Avant-garde, Spanish-born chef Andoni Luis Aduriz grew up in the heart of the Basque culinary landscape. After his academic and culinary studies, he joined the team at Ferran Adrià’s legendary experimental restaurant, El Bulli. In 1998, he brought the spirit of research and development to his own restaurant, Mugaritz, which has held two Michelin stars since 2006. Consistently ranked among the world’s best restaurants, Mugaritz bridges the gap between innovation and tradition, experimenting with local Basque techniques and ingredients. For his work at Mugaritz, Chef Aduriz is regarded as a pioneer of modernist cuisine. It was nearly 20 years before Chef Aduriz opened his next restaurant, a contemporary Basque-Latin restaurant called Topa Sukaldería, in his hometown of San Sebastián. Like Mugaritz, Topa Sukaldería gives a nod to local ingredients and traditions, but with an innovative Latin flair.
Chef Aduriz is an avid academic and educator, traveling worldwide to give lectures and demonstrations to culinary students and researchers, including at The Culinary Institute of America. He champions local ingredients and healthy eating, and he serves on the Tufts University Nutrition Council. He is author, co-author, or contributor for many books, including Mugaritz, A Natural Science of Cooking.
Dominique Ansel is the chef and owner of Dominique Ansel Bakery, Dominique Ansel Kitchen, and U.P. at Dominique Ansel Kitchen in New York City; Dominique Ansel Bakery and 189 by Dominique Ansel in Los Angeles; and Dominique Ansel Bakery in Tokyo and London. Chef Ansel is widely known for his creation of the Cronut™, a croissant and doughnut hybrid. The pastry has been hailed in media around the world, and demand has been so great that it sells for up to 20 times its retail price on the black market. The chef’s other popular inventions include his Frozen S’more, Magic Soufflé, and Milk & Cookie Shots. The New York Post proclaimed Chef Ansel the “Willy Wonka of NYC” and Food & Wine called him a “culinary Van Gogh.”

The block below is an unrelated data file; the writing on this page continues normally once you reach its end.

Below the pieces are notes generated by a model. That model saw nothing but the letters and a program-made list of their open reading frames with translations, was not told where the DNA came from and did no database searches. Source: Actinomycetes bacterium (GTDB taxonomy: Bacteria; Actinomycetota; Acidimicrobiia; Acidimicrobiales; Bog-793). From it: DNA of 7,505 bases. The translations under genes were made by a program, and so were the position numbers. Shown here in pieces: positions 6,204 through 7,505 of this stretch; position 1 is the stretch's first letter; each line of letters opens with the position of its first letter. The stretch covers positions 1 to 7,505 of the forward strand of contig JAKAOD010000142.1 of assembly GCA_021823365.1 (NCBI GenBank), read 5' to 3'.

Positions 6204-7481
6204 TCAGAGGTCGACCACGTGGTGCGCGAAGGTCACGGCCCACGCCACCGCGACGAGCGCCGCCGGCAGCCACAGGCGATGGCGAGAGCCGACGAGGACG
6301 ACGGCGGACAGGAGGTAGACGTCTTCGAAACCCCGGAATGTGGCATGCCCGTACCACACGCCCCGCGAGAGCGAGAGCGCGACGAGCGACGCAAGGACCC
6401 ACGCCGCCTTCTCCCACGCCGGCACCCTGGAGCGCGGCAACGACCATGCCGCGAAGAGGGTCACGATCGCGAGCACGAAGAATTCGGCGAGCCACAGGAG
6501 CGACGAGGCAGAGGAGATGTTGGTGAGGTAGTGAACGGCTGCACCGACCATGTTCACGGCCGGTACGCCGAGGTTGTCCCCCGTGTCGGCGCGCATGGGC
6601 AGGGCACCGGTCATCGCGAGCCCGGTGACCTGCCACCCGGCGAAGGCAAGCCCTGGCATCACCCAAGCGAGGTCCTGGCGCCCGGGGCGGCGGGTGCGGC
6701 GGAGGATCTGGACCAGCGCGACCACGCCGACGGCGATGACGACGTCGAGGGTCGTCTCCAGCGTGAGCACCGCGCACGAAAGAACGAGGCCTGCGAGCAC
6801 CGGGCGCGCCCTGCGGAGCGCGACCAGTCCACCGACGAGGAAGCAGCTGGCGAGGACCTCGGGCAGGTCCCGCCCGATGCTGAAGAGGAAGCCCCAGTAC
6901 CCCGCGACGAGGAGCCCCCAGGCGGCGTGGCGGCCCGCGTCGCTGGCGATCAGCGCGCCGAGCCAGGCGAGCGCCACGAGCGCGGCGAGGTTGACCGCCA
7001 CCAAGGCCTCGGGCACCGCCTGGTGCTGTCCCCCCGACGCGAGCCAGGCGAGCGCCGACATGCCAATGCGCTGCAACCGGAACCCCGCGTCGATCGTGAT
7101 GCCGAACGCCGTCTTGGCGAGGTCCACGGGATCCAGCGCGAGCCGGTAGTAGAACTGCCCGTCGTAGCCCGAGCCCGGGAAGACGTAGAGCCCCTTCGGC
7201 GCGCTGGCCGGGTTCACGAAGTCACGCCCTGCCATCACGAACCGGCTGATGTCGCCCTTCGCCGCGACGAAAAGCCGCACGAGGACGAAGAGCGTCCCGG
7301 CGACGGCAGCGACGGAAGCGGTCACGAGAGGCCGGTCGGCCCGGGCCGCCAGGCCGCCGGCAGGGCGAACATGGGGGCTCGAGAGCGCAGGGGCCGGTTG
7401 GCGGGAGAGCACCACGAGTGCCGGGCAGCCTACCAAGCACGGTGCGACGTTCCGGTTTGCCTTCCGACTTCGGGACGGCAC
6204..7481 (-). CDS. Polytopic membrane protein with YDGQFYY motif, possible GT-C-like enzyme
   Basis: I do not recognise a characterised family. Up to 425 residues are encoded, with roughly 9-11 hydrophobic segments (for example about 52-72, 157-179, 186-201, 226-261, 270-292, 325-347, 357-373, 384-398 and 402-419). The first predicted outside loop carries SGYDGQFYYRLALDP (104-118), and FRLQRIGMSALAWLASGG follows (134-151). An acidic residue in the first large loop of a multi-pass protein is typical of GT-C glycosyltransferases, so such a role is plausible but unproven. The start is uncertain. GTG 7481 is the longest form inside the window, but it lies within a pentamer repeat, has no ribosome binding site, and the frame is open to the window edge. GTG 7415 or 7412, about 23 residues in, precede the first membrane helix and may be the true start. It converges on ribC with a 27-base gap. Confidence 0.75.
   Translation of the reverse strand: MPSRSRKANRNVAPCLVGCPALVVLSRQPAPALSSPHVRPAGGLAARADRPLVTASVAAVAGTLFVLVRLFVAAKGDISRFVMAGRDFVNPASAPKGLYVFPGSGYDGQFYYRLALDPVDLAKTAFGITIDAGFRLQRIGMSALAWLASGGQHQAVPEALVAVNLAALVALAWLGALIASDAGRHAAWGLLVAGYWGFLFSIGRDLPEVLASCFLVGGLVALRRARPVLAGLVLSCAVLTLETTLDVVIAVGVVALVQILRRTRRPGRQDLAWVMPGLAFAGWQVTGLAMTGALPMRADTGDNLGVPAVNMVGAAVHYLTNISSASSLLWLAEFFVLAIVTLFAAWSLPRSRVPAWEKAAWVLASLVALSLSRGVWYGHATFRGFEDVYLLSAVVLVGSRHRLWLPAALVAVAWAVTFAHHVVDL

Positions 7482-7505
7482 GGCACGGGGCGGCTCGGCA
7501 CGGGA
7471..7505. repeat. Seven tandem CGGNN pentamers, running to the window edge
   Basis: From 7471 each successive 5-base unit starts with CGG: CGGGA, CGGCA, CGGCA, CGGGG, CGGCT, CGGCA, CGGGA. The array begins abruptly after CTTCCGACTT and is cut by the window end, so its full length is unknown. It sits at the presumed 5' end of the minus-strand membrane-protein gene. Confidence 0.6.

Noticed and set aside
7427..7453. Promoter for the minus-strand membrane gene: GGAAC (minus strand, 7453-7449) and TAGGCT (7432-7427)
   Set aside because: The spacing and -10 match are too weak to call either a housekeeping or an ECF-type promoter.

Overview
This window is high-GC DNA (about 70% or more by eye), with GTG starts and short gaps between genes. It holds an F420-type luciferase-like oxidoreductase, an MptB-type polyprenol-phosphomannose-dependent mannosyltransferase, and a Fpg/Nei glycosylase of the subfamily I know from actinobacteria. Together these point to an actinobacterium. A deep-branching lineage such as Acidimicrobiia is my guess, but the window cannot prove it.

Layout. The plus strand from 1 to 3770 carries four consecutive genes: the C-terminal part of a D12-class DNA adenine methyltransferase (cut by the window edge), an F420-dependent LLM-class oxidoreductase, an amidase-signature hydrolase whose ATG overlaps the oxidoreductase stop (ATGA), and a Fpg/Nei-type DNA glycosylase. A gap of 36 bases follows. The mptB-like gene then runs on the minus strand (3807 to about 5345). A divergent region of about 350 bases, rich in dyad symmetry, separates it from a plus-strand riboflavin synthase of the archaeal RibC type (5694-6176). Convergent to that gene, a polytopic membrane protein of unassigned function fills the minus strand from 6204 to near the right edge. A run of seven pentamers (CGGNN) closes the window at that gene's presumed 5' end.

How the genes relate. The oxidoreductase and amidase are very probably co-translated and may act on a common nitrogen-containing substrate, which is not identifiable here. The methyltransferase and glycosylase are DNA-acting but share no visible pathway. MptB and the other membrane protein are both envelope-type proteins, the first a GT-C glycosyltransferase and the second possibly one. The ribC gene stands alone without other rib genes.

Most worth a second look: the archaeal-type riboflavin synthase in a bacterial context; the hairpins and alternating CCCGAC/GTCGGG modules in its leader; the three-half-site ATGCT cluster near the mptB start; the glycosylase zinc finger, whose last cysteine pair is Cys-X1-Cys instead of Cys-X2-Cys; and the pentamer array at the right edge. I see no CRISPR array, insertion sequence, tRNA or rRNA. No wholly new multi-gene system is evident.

Prior to starting his own businesses, he was renowned in New York as executive pastry chef at Daniel, Chef Daniel Boulud’s flagship French restaurant. During his six years there, Chef Ansel was part of the team that led the restaurant to receive its first four-star New York Times review, receive three Michelin stars, and earn the James Beard Award for Outstanding Restaurant of the Year.
Chef Ansel has been honored with many accolades throughout his career. In 2017, he was named the World’s Best Pastry Chef by the World’s 50 Best Restaurant Awards. He also received the prestigious Ordre du Mérite Agricole award, one of the highest honors in France, in 2015 for his dedication to promoting French cuisine and culture. The previous year, he won the James Beard Award for Outstanding Pastry Chef and was named one of Vanity Fair’s “50 Most Influential French in the World.”
Chef Ansel is often noted for his support of various charities, including the Food Bank for New York City, City Harvest, and God’s Love We Deliver. His first cookbook, Dominique Ansel: The Secret Recipes, was published in 2014.
Lidia Bastianich is an Emmy award-winning public television host, best‐selling cookbook author, restaurateur, and owner of a flourishing food and entertainment business. Lidia has married her two passions in life—family and food—to create multiple culinary endeavors alongside her two children, Joe and Tanya.
Lidia is the chef/owner of four acclaimed New York City restaurants—Felidia, Becco, Esca, and Del Posto—as well as Lidia’s Pittsburgh and Lidia’s Kansas City with her daughter Tanya. She is the founder and president of Tavola Productions, an entertainment company that produces high-quality broadcast programs.
Along with her son Joe and Oscar Farinetti, Lidia opened Eataly, the largest artisanal Italian food and wine marketplace in New York City and Chicago. Today there are 38 Eataly stores in Japan, Italy, South Korea, Germany, Turkey, Saudi Arabia, Dubai, Qatar, Brazil, Sweden, and Russia. She also has a line of pastas and all-natural sauces called LIDIA’S.
Lidia is the author of 13 cookbooks and three children’s books. She has been nominated for 16 James Beard Awards and has won seven—Outstanding Chef (2002), Best Chef NYC (1999), Who’s Who in Food & Beverage in America (1996), and four others for her television shows, Lidia Celebrates America and Lidia’s Italy: Sweet Napoli. She has also won two Emmys as outstanding culinary host, and currently hosts the popular PBS series Lidia’s Kitchen.